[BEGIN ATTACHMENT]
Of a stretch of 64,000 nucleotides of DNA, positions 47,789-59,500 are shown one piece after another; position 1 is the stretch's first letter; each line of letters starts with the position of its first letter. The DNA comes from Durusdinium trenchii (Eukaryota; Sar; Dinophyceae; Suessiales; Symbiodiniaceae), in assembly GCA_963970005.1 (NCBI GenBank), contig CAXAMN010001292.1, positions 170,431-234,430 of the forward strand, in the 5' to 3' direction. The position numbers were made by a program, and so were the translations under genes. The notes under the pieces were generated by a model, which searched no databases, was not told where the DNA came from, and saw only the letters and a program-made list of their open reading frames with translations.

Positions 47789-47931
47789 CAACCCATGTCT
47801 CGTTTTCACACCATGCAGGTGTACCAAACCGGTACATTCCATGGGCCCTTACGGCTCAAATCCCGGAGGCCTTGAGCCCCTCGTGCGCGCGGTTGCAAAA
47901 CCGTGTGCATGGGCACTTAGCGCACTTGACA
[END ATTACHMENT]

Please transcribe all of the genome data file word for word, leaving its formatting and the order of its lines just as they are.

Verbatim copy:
Of a stretch of 64,000 nucleotides of DNA, positions 47,789-59,500 are shown one piece after another; position 1 is the stretch's first letter; each line of letters starts with the position of its first letter. The DNA comes from Durusdinium trenchii (Eukaryota; Sar; Dinophyceae; Suessiales; Symbiodiniaceae), in assembly GCA_963970005.1 (NCBI GenBank), contig CAXAMN010001292.1, positions 170,431-234,430 of the forward strand, in the 5' to 3' direction. The position numbers were made by a program, and so were the translations under genes. The notes under the pieces were generated by a model, which searched no databases, was not told where the DNA came from, and saw only the letters and a program-made list of their open reading frames with translations.

Positions 47789-47931
47789 CAACCCATGTCT
47801 CGTTTTCACACCATGCAGGTGTACCAAACCGGTACATTCCATGGGCCCTTACGGCTCAAATCCCGGAGGCCTTGAGCCCCTCGTGCGCGCGGTTGCAAAA
47901 CCGTGTGCATGGGCACTTAGCGCACTTGACA